Over the past decade, the free instructional website Khan Academy has transformed how tens of millions of students across the globe perceive and approach math. Now, it’s pursuing a bigger aim: transforming how students perceive themselves.

On Monday, Khan Academy, a nonprofit based in Mountain View, launched LearnStorm, a three-month pilot math competition for 3rd- through 12th-graders in 10 Bay Area counties. Students will be vying with each other by school, district, even city, as they master skills in math by plowing through Khan Academy’s extensive tutorials and quizzes. There’ll be weekly recognition through online leaderboards, swag bags with stickers, wrist bands and certificates, and fun events at an in-person final event in May.

At least that’s what will attract kids. Teachers may find the LearnStorm competition useful as “a really great way to have fun reviewing math skills” for the first Smarter Balanced tests in the Common Core State Standards, which California students will take this spring, said James Tynan, Khan Academy Partnerships and Community Lead. Khan Academy’s math instruction is aligned to the Common Core.

But its more subtle, larger goal, Khan Academy founder Salman Khan said in a video, is to “help every student appreciate that they really can learn anything.” For Khan, whose website is now translated into 28 languages and offers tutorials in economics, science and art history, that’s not a platitude, it’s a conviction. His belief is borne out by research like a study that Khan Academy did with Stanford University researchers confirming that students’ perceptions of themselves as learners – whether they are “naturally dumb in math,” for example – affects their motivation and their achievement in math.

The aim of LearnStorm is to build students’ “growth mindset,” the term that Stanford psychology professor Carol Dweck popularized in her 2008 book, “Mindset: The New Psychology of Success.” It refers to the idea that intelligence is not fixed and that talents and abilities can be developed through effort and persistence.

LearnStorm’s strategy for building an awareness of a growth mindset starts with the pledge that students take when they sign up. It reads, in part, “I hereby acknowledge that nobody is born smart, that we’re all born to learn,” “that every wrong answer makes my brain a little bit stronger,” “and that the most beautiful, complex concepts in the universe are built on concepts I can understand, even if I don’t know them yet.”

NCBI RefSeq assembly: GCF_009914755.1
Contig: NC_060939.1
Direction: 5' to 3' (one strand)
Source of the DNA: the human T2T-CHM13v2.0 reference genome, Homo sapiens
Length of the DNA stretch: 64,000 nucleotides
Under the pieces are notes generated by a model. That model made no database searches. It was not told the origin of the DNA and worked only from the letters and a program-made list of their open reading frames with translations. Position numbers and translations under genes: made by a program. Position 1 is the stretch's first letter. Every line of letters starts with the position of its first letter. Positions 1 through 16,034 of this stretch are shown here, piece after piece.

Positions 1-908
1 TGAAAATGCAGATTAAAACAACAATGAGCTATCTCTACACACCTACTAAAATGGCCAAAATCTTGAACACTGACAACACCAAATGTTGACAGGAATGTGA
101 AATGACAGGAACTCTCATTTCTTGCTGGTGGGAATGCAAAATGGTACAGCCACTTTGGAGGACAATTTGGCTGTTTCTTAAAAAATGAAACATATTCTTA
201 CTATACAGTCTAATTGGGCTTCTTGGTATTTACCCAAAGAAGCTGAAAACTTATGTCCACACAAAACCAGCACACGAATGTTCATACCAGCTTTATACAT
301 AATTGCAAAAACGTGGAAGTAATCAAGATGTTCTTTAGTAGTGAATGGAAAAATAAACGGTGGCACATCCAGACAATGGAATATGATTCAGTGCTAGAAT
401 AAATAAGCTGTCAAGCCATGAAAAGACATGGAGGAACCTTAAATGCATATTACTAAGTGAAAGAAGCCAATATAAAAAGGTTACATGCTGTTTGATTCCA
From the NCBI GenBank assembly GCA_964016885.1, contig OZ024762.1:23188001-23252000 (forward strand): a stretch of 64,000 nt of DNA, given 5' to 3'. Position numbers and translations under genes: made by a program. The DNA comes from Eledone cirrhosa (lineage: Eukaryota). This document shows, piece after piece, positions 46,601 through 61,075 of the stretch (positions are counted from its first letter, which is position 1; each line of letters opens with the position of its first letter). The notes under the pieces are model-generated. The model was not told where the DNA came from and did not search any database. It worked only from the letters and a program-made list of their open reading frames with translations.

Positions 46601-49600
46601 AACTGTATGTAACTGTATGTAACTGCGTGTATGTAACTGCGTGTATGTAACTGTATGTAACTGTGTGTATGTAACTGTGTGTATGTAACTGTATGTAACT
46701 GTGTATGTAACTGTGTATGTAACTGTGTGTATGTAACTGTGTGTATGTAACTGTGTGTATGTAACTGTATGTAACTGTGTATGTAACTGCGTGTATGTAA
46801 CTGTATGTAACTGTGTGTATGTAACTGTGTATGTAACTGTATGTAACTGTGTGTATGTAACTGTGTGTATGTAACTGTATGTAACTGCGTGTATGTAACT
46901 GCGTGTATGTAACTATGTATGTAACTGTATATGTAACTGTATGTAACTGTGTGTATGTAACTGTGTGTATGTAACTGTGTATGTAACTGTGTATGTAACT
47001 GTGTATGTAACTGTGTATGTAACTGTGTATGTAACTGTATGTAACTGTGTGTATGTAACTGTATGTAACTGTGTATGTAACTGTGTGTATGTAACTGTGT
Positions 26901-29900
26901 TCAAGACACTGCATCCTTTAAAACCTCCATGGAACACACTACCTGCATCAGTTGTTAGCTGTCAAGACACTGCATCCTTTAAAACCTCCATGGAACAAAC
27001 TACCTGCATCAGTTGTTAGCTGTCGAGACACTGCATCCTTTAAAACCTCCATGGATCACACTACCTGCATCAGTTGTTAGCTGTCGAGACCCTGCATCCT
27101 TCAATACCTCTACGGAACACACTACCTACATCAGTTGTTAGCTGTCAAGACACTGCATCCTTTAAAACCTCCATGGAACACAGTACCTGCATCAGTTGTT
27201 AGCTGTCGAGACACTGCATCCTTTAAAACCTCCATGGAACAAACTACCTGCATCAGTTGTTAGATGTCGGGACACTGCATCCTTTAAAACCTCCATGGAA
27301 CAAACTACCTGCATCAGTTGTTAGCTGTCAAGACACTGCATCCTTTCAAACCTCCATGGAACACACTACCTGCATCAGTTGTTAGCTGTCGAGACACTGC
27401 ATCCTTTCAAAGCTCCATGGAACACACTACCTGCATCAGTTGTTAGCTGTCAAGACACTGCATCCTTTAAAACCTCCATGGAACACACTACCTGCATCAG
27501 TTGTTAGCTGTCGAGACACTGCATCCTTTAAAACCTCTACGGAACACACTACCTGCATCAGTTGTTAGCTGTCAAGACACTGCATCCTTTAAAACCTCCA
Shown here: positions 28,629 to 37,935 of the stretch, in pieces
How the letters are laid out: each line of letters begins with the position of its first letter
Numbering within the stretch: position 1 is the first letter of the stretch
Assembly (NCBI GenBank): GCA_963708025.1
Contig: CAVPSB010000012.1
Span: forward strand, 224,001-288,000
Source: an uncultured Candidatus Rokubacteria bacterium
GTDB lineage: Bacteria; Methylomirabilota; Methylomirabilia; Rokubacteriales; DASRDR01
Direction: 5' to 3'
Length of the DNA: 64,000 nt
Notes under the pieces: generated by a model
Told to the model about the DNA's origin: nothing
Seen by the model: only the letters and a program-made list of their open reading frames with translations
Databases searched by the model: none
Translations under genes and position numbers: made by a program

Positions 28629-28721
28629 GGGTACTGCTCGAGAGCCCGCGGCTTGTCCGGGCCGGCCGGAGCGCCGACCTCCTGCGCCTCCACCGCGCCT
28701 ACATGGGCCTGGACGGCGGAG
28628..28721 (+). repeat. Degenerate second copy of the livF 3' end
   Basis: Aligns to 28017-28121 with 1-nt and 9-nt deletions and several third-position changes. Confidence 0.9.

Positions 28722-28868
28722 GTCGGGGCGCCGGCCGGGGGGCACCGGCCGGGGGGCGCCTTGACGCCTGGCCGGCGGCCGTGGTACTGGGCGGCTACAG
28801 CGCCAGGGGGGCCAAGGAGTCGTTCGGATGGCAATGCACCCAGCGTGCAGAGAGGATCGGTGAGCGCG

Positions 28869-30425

Salman Khan discusses the Common Core standards  in one of many videos on the  Khan Academy website.

Credit: Khan Academy

Salman Khan discusses the Common Core standards in one of many videos on the Khan Academy website.

LearnStorm will award points for perseverance as well as mastery, making it worthwhile for schools and students to recruit not just the math whizzes but all students – and making the competition a cooperative effort. Taking a lesson from sports, where teammates respect those who work hard, LearnStorm is calling these “hustle points,” “earned for taking on skills that challenge you and struggling to complete them.” An algorithm that Khan Academy has developed will figure out how to award effort. Khan Academy includes hints for solving problems and an instructional video that students can watch when they’re stuck on problems.

LearnStorm will also send out weekly challenges, starting next week, that will encourage students to develop qualities like grit and to adopt study strategies and habits that can help them learn. Khan Academy developed the challenges with PERTS (Project for Education Research That Scales), a center affiliated with Dweck and other researchers. Khan Academy isn’t sharing them ahead of time, but Tynan said an example might be to ask students to watch a video on facing challenges, then cite a challenge they face and two potential obstacles. “We might say, ‘What would you do to overcome them to grow your brain?’” Tynan said, and then ask students to share their insights with others or to write a letter to someone they know is struggling with something.

The idea of a growth mindset to help students get better at math, “just as they would to improve their jump shot or golf swing, is something ingrained in our math department,” said David Cary, a math teacher at George Washington High in San Francisco.

Khan Academy will monitor the results to see which activities students liked and responded well to. Based on schools’ demographics, it may be able to distinguish the impact of the mindset messages on different student subgroups, Tynan said.

Based on participation in MATHletes, a Khan Academy math competition in Ireland, Tynan said he was hoping to sign up 1 percent of students in the Bay Area, about 13,000 to 16,000 students. Already, more than 28,000 have signed up from 1,200 schools, and students can continue to enroll throughout the three months of the competition, he said.

A student answering a math problem on Khan Academy can ask for clues or watch a video explaining the concept by clicking in the key to the right.

Credit: Khan Academy

A student answering a math problem on Khan Academy can ask for clues or watch a video explaining the concept by clicking in the key to the right. (Click to enlarge.)

About a thousand of the participants attend George Washington High in San Francisco, where math teacher David Cary signed up all of his 120 students. Cary has used Khan Academy daily for several years to supplement his classroom instruction and sees LearnStorm “as a good opportunity to further what I do” and to encourage students to explore areas outside of work they’re doing in class to earn extra credit.

The idea of a growth mindset to help students get better at math, “just as they would to improve their jump shot or golf swing, is something ingrained in our math department,” Cary said. But it could be helpful for Khan Academy to reinforce that message, he said.